Technical Papers

Trend and Variability in Observed Hydrological Extremes in the United States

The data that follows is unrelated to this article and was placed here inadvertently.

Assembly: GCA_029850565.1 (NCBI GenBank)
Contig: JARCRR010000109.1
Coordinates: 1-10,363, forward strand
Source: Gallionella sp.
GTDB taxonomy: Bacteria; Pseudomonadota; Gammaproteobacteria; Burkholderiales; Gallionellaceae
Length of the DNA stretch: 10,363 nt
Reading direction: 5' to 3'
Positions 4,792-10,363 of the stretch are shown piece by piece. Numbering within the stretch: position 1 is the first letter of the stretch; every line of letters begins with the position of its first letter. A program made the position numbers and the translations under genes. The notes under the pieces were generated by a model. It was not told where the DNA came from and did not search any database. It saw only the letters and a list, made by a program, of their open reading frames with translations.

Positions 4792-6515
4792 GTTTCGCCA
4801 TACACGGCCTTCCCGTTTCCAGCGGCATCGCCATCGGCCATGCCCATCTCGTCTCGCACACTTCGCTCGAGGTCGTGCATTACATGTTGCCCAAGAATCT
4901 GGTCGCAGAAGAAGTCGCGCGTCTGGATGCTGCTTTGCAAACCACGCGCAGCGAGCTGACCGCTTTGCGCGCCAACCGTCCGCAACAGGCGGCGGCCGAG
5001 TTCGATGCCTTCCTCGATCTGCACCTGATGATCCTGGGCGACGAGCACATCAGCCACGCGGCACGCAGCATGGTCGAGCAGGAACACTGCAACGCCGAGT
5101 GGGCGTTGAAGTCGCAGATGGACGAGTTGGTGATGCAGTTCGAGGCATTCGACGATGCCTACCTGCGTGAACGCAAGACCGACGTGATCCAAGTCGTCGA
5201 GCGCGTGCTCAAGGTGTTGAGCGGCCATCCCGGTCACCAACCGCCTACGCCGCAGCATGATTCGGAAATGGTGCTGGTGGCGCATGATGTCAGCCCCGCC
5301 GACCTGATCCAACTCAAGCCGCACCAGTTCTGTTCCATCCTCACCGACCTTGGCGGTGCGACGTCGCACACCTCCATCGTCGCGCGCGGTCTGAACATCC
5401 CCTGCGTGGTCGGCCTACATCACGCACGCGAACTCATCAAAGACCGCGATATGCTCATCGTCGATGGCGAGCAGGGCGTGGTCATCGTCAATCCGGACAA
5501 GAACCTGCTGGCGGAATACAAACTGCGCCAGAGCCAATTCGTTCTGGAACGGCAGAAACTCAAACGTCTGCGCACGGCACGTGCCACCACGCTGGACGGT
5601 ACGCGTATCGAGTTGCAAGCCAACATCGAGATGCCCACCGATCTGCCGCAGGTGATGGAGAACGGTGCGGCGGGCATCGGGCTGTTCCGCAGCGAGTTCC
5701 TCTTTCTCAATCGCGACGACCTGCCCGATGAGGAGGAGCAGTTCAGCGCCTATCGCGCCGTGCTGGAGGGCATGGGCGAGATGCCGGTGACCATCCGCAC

Identification of changes in hydrological extremes plays an important role in water resources management. This study investigates various properties in hydrological extremes including annual maximum daily flow (high flow) and annual minimum 7-day flow (low flow) in 252 unimpaired streamflow gauges in the continental United States. Three statistical methodologies are performed: the nonparametric Mann-Kendall test is used to evaluate temporal trends; the non-parametric change point Pettitt test, to identify abrupt shifts; and the quantile perturbation method, to assess temporal variability. In the results of trend analysis, low flow exhibited some spatial patterns compared to high flow. In addition, low flow has increased over 64 years (1950–2013) in many stations. The Pettitt test indicates that low flows have experienced more significant abrupt changes compared to high flow. The results of the quantile perturbation method confirm that many significant increasing trends obtained during the 64 years of low flow are attributable to infrequent low flow events in the period before 1970. These findings highlight that various statistical approaches complement each other and must be simultaneously applied to hydrological time series.